A year ago I was contacted by Fabrique Fantastique to create some mood paintings of desolate landscapes for an upcoming project The Girl by Belgian visual artist Hans Op de Beeck. It tells the story of a girl on a journey through different sceneries which is showcased through various shots. The final project is showcased here on Hans’ website.
For one thing, I was interested in the workflow between an animation / production studio and a visual artist. On the other hand, I was curious to find out how my key arts could play a key role in their production pipeline.
It was my task to breath live in the environments and depict a desolate mood. By doing so, I would set an overall tone for the project and its shots. For each shot they sent a pencil sketch from the storyboard to get me started with the right composition.
In other projects that I showcase here on my blog, I write about how I like to start with pencil sketches first to plot out my compositions. Similar to my other projects, the sketches actually turned out to be a good base to start from.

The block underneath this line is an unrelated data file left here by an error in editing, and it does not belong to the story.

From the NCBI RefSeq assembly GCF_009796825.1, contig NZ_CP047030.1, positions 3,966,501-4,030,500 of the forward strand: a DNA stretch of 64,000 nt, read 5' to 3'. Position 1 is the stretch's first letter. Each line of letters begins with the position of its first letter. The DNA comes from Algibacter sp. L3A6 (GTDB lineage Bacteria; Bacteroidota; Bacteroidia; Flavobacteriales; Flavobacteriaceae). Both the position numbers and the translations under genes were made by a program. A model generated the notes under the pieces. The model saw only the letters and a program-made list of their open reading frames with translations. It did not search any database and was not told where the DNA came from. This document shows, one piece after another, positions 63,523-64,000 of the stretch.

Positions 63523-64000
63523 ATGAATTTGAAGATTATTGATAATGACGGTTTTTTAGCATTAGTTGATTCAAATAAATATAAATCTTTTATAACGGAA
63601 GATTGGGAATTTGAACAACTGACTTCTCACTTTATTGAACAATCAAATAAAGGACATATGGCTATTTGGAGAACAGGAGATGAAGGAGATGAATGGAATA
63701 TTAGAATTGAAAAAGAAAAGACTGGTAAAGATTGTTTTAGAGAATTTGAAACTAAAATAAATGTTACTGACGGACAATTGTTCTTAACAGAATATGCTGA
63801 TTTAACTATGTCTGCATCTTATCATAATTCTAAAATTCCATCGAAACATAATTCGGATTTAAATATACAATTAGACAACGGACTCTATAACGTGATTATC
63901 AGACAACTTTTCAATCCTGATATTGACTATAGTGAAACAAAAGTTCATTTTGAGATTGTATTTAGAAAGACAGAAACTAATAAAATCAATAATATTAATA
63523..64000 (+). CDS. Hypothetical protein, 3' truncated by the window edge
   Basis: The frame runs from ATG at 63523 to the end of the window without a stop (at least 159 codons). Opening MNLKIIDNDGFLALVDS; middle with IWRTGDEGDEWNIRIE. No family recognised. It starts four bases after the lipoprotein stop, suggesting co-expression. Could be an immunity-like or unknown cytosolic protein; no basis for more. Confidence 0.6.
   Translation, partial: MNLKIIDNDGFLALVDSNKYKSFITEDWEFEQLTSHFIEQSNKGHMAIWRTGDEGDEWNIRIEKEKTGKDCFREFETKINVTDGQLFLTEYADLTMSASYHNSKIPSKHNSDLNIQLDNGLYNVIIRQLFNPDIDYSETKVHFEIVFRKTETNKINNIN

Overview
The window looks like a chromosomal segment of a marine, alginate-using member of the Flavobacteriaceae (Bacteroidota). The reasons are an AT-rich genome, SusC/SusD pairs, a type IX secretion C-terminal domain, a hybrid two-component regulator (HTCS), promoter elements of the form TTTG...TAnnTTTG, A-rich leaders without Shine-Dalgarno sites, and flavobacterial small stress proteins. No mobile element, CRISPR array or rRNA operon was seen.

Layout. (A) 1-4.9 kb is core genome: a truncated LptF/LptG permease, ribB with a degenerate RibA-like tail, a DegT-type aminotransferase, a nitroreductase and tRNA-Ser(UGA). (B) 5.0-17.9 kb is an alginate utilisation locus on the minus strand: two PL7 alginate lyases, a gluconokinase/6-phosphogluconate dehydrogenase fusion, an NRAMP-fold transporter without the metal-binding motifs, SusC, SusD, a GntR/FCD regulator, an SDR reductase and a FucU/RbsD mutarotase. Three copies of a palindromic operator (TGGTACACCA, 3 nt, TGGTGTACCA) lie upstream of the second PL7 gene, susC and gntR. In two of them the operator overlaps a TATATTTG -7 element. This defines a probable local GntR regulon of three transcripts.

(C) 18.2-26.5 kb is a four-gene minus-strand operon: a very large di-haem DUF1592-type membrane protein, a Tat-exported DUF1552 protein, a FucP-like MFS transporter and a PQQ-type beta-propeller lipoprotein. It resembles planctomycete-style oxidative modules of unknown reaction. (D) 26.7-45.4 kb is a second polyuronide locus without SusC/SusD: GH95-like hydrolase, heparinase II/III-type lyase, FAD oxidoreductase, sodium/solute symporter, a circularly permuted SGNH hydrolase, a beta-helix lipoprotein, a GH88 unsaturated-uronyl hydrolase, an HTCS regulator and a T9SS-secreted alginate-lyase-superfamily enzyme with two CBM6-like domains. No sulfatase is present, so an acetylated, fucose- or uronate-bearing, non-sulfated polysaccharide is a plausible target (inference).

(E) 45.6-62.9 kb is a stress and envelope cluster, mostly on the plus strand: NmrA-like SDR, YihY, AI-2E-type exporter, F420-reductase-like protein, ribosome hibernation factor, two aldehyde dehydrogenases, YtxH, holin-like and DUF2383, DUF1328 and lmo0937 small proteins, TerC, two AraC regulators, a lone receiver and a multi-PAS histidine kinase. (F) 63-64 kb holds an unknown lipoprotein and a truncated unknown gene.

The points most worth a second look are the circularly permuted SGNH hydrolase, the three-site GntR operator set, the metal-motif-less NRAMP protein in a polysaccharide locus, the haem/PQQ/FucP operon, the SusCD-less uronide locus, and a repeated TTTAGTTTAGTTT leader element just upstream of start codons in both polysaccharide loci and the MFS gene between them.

It allowed me to focus on the mood and light of each shot. Soon I was able to quickly create a couple of mood paintings (or key arts) for the 3d modelers. The various mood paintings were than used as a reference by the modelers. They used it to plot out the light and colors for each scene. By following this workflow and taking everything step by step, we were able to quickly go from a rough concept sketch to a final rendered and animated shot in 3d.
As an example of how I worked, I included an overview of the process below. You can find the provided sketch from the storyboard on the left. I placed the mood painting in the middle and the final 3d render on the right.
Below you can find a couple of other mood paintings I did for the project:
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The website 80 Level recently published an article about the production pipeline for environment art for games. I would definitely recommend to have a look at the website and read the article here.